Thoughts and behaviors are usually classified as Obsessive Compulsive Disorders when they take up (waste) more than an hour of day of one's time or interfere negatively with one's life. Sometimes it's so severe that sufferers can't hold down a job, take (almost) forever to get tasks done, and isolate themselves from friends and family. Some sufferers turn to alcohol and drugs to "calm down" and control their OCD. Not the best choice.

Psychiatry and psychology have come a long way in the past 50 years. Now there are ways to deal with the anxiety. OCD can't be cured, but it can be managed and it's impact on life lessened . There are many anxiety medications available. There is also Cognitive Behavior Therapy (CBT) to help people react and deal with anxiety.


  1. I have pretty much conquered mine but my three year old we are working with. It is strange how someone so young can have certain "rules" to her life. It can be very hard on those around someone with OCD. It is really not a joke as some make it out to be.

  2. Shane - thanks for sharing. It can be very frustrating for the person as well as their loved ones. Glad she's getting help right away. Glad that you were able to work things out for yourself as well. Been there, done that, too! :D

  3. Thanks for sharing the information.

    This is a kind of disorder we can explore in ourselves and can find people (or even me) having it. This helped me to the overall awareness of this type of disorder and I myself can now detect people having this.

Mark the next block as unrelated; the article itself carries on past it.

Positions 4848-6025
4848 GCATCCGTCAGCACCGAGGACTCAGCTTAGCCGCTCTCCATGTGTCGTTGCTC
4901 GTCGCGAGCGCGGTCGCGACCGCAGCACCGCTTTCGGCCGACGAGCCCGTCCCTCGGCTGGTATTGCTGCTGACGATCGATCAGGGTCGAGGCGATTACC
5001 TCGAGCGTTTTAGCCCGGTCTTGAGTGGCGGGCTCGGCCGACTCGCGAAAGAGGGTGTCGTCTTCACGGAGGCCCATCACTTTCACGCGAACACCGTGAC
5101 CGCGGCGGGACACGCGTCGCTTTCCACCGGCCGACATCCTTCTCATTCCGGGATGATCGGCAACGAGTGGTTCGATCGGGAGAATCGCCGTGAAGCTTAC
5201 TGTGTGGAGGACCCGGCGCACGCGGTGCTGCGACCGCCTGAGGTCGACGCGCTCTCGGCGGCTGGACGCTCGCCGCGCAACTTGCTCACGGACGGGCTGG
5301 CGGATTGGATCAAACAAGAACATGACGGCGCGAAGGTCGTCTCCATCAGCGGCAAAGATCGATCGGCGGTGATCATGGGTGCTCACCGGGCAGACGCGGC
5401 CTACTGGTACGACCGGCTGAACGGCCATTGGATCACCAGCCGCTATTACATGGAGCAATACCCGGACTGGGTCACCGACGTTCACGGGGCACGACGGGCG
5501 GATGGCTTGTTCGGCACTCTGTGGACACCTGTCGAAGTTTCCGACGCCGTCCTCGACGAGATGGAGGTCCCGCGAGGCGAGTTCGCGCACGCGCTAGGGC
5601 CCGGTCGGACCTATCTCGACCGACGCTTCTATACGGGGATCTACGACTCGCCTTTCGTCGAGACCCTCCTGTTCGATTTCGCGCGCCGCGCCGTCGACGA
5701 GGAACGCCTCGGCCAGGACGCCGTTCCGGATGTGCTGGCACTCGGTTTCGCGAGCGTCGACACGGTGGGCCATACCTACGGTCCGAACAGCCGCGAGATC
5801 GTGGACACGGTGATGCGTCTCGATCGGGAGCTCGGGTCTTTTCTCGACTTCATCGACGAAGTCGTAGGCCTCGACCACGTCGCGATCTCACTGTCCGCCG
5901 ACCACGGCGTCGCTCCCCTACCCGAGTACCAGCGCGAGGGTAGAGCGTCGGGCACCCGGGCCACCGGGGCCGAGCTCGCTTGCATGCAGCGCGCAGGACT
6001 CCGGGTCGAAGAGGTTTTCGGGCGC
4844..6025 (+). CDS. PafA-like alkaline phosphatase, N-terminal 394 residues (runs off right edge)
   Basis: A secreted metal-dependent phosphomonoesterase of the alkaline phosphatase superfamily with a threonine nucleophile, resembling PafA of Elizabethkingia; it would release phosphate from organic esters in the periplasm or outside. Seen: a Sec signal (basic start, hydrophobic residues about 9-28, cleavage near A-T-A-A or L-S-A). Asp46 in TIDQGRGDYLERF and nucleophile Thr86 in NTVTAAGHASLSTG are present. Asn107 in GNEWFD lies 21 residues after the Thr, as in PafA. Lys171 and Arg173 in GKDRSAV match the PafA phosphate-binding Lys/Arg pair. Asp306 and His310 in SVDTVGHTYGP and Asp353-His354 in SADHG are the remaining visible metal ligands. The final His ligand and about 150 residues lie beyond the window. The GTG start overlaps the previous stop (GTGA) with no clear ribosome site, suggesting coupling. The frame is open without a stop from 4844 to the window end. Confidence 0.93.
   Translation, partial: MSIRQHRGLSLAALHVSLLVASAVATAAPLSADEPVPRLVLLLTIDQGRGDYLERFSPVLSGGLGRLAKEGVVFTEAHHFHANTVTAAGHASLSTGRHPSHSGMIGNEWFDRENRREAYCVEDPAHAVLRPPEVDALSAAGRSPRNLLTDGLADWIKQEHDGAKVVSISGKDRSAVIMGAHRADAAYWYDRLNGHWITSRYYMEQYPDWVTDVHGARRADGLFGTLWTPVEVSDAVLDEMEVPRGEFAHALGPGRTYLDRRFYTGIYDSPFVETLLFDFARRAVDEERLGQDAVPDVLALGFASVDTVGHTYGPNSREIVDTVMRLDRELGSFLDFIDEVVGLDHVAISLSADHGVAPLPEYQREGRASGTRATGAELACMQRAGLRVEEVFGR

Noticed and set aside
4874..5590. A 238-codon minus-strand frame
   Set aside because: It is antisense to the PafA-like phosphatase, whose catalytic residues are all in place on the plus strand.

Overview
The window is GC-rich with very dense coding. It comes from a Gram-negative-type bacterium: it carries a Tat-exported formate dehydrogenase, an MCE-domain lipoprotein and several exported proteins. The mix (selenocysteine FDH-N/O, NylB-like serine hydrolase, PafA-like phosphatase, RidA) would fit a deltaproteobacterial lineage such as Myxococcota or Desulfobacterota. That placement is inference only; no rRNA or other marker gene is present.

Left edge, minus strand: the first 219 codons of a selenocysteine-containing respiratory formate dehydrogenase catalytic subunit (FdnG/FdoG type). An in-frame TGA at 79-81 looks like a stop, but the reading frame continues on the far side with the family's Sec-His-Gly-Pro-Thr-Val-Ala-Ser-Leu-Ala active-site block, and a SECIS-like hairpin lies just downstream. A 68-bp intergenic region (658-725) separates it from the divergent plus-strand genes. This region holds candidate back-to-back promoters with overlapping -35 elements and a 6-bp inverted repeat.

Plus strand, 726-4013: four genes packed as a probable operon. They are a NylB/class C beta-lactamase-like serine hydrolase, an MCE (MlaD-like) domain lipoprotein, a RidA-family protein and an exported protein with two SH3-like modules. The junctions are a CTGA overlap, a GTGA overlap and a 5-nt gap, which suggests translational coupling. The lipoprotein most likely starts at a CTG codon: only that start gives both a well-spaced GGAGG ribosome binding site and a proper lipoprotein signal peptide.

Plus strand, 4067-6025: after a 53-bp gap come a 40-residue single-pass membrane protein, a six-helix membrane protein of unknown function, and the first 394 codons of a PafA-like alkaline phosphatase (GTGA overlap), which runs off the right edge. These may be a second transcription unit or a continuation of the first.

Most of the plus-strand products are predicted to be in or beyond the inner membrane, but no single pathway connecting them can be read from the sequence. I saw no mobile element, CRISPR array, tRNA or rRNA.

4. Shankha - having OCD defintitely helps us understand and have better compassion for others w/ it.

  5. right .it is strange how someone so young can have certain "rules" to her life. It can be very hard on those around someone with OCD.

    Work From Home India

  6. Happy Holidays! My name is Lisa Hope and I am the assistant editor of Disorder.org. I am contacting you today in hopes of developing a strategic partnership with your website; we have seen your site and think your content is great. Disorder.org is an online gateway for people to find information regarding disorder diagnosis, symptoms, and treatment -- and is continually adding content. More specifically, Disorder.org is starting a campaign to promote awareness about eating disorders of all types. If you're interested in a partnership, please contact me at lisa.disorder.org@gmail.com.

  7. Anonymous5/25/2010

    My boyfriend has OCD and I'm looking up Information so that I can understand him better. Is there advice you have for me??

  8. Anonymous10/04/2010

    Hi all, I have never told no one but think my mum knows i have OCD and deep down i know it too. I dont like to admit it as im embarrest over it. I hate it and its ruining my life. I dont have the type of OCD were i wash my hands over and over, Mine is things such as when i turn the light off i feel the need 2 turn it on and back off over and over till i feel right inside. Il touch things over and over till i think its been touched properly. If i have an itch on my leg i then itch the other to make it equal. And if my mind says "if i dont do that again something terribke may happen" so i do it again and again. I desperatly need help and im to ashamed to go see my doctor xx

  9. OCD is often the negative self-esteem and defeatist attitudes that develop as a result of the symptoms that are the most damaging. Cognitive behavioral therapy can be especially effective in addressing these issues.

    1. Debera4/30/2012

      I agree that cognitive behavioral therapy can be very effective. It was helpful for treating my OCD. What was also helpful was http://onlineceucredit.com/edu/social-work-ceus-ocd. There are a lot of resources that people with OCD can use to deal with their issues.